How to Prove Alcoholism in Divorce and Other Tips on Divorcing an Alcoholic

how to prove alcoholism in divorce

By Tiffany M. Hughes, Divorce Attorney and Managing Partner, The Law Office of Tiffany M. Hughes

For those starting divorce proceedings with an alcoholic spouse, I hate to say it, but prepare for a difficult road ahead.  The process could be long, challenging, frustrating, and heartbreaking, and it will likely be emotionally taxing, scary, and overwhelming at times. However, staying in a toxic and possibly dangerous relationship is not the answer.  In this article, I will discuss how to prove alcoholism in divorce.


A question clients in these circumstances often ask is, “How do I divorce my alcoholic spouse?” First, it is important to remember that most states, including Illinois, are “no fault” divorce states. This means that even if your spouse’s alcoholism is the primary reason you want a divorce, the court cannot use this as a basis to divide the marital assets and debts up to your advantage. In other words, when it comes to the division of marital assets and debts, in Illinois, marital assets and debts are divided 50/50. However, when children are involved, the courts are very inclined to safeguard the children, and will consider your spouse’s alcoholism..


Proving alcoholism in divorce can be difficult. Unless you and your spouse reach an agreement outside of court, you will most likely have to file a motion for alcohol/drug testing or a motion to restrict parenting time due to your spouse’s alcoholism, which will likely result in a hearing. At the hearing, you are going to need to prove your spouse’s alcoholism through evidence that is considered admissible in court. You will need to have evidence of your spouse’s alcoholism. Some examples of such admissible evidence includes, but is not limited to, the following:


1. Police Reports, so long as the Police Officer is available to testify;
2. Certified copies of Arrests, and certified copies of Criminal Charges related to your spouse’s alcoholism, such as public intoxication or DUI;
3. Statements from law enforcement, probation officers, social workers, friends, family or any other individuals that have first-hand knowledge of your spouse’s alcoholism;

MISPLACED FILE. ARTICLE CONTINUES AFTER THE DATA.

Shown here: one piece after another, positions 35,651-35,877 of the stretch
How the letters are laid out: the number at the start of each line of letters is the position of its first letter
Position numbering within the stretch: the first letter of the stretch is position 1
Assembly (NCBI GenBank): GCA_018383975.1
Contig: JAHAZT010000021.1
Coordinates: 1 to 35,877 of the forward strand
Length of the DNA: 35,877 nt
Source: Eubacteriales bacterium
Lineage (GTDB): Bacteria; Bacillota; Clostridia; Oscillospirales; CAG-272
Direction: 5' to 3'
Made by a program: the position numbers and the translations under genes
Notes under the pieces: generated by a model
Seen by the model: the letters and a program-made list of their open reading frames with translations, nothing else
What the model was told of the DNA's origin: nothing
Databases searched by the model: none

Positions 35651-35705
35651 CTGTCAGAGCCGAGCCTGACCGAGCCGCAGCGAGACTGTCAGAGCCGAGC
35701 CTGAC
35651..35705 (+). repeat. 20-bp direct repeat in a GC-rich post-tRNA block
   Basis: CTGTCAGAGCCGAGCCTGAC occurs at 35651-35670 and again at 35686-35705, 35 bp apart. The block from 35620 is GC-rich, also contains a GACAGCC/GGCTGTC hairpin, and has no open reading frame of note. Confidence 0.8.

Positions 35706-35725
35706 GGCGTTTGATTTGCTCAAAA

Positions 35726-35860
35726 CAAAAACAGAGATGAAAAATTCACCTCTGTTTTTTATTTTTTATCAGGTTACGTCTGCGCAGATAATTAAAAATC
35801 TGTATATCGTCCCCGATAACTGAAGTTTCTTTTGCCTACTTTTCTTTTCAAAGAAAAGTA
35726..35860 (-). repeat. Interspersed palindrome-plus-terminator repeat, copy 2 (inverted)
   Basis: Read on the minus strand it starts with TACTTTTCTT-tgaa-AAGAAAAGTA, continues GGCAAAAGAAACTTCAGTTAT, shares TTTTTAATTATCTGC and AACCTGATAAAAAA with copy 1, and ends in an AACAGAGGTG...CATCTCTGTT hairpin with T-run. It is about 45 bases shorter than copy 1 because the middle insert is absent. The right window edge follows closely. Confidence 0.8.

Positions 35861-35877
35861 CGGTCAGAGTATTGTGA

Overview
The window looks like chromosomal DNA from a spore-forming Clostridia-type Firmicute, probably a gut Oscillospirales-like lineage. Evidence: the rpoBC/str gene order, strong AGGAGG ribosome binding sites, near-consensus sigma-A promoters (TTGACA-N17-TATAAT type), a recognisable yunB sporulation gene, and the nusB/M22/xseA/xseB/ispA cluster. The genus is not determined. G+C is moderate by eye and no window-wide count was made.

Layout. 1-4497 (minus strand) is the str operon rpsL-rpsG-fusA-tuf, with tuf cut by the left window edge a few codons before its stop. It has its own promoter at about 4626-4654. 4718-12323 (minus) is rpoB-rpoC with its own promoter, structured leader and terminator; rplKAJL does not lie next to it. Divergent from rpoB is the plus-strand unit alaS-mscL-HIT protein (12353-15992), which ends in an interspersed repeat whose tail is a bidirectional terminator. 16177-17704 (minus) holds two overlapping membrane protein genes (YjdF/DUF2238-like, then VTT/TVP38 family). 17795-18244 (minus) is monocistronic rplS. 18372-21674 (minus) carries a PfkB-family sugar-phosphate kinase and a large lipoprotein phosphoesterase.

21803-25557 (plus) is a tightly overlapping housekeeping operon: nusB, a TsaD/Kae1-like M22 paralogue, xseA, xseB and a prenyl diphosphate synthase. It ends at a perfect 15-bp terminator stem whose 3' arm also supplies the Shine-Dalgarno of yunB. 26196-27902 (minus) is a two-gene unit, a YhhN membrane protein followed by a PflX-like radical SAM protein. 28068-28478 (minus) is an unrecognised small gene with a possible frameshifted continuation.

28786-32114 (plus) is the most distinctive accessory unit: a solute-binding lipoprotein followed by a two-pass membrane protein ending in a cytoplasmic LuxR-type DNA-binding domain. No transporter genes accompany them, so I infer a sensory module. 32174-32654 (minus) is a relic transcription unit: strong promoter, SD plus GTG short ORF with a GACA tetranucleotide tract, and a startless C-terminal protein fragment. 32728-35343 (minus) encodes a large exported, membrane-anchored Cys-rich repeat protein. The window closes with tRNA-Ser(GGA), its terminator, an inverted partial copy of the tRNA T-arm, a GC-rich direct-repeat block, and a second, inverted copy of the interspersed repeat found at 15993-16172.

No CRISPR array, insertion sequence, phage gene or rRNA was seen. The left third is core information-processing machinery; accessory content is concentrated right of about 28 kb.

4. Bank and Credit Card Statements showing your spouse going to bars and purchasing alcohol on a regular and consistent basis;
5. Text messages and emails from your spouse while intoxicated;
6. Photos of property damage or injuries resulting from spouse’s intoxication; and
7. Your testimony about your spouse’s habits, behaviors, and extent of their drinking;


Soberlink - Protect What Matters Most

In my experience, when children are involved, the Court does not take allegations of alcoholism and dangers to children very lightly. If you have evidence to support the allegations you are making of your spouse’s alcoholism and there being a danger to the children, the court is more likely than not to immediately order alcohol/drug testing of both parents and to temporarily restrict the souse’s parenting time to protect the best interests of the children. Therefore, don’t be surprised when the Court orders you to also have to take an alcohol/drug test as this is very common.


When an alcohol/drug test comes back positive for alcohol or drugs other than  prescription drugs, the court has several options on how to address the issue. Some of the more common actions courts will take are as follows:


1. No Overnight Parenting Time


2. Supervised Parenting Time Only

The court may restrict a parent’s parenting time by ordering them to be supervised at all times. The supervision may be by a paid professional, a trusted family member, or the other parent, depending on what lead to the supervision.


3. Require Completion of Treatment or Rehabilitation Program

If a parent is abusing alcohol, the court may require the alcoholic parent to attend and complete a treatment or rehabilitation program.


4. Regular and Random Alcohol Screenings

In some cases, courts will order random alcohol tests and screenings. The benefit of such tests is that they can be customized for the case.